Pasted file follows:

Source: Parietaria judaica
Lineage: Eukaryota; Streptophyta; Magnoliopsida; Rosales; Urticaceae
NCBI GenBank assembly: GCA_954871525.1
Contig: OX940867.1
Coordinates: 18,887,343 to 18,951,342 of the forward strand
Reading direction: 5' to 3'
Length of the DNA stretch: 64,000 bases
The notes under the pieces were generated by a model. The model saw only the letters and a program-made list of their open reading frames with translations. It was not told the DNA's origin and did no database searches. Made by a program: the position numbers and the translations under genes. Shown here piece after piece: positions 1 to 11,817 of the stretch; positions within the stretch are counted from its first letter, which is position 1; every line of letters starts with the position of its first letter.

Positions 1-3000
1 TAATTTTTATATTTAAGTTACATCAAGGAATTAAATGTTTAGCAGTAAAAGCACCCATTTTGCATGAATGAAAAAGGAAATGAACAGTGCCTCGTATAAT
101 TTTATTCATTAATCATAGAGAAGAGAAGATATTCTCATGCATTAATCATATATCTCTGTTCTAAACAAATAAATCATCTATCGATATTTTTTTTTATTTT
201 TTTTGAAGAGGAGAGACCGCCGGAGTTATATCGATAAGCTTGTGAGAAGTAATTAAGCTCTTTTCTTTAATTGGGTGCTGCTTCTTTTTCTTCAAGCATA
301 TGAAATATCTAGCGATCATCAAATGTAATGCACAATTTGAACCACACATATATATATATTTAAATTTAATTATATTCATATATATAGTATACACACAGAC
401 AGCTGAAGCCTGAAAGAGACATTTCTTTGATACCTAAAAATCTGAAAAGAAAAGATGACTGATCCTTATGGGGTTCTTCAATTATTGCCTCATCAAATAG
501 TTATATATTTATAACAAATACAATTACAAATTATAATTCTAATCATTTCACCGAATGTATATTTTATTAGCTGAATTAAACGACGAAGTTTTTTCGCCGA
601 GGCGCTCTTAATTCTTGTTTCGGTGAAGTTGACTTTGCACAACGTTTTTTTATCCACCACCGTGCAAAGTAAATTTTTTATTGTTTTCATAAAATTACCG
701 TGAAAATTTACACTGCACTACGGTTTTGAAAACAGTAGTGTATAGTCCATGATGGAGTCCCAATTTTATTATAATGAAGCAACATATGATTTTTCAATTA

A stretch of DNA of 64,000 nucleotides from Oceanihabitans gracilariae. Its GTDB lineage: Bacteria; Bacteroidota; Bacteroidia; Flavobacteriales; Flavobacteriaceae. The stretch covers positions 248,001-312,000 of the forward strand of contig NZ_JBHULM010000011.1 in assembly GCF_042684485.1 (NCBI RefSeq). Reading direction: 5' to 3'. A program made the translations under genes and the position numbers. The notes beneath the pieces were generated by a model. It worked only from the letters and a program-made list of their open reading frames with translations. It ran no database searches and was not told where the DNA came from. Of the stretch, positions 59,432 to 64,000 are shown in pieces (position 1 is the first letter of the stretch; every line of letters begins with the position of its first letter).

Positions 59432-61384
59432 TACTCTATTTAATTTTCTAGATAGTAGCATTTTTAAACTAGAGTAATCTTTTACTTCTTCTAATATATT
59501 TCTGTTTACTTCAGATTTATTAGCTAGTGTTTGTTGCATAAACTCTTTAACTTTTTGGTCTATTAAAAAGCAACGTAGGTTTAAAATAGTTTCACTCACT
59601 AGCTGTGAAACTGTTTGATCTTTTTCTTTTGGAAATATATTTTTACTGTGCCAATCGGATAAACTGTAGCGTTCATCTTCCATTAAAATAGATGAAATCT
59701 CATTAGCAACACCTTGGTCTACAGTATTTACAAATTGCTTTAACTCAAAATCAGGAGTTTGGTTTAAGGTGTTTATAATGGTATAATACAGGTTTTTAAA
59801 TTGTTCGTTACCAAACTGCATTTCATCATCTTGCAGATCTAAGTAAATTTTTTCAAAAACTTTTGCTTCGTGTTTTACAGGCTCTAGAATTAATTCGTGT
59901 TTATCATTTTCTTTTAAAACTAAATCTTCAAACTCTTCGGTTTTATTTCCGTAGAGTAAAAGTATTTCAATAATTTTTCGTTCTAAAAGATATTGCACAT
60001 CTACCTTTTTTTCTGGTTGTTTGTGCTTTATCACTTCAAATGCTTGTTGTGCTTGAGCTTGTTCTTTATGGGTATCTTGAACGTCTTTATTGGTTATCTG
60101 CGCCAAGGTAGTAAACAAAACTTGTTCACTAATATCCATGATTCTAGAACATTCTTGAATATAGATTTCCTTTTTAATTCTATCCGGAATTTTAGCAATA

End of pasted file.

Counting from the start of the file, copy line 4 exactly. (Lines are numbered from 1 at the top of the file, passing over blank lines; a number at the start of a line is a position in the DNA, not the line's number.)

Contig: OX940867.1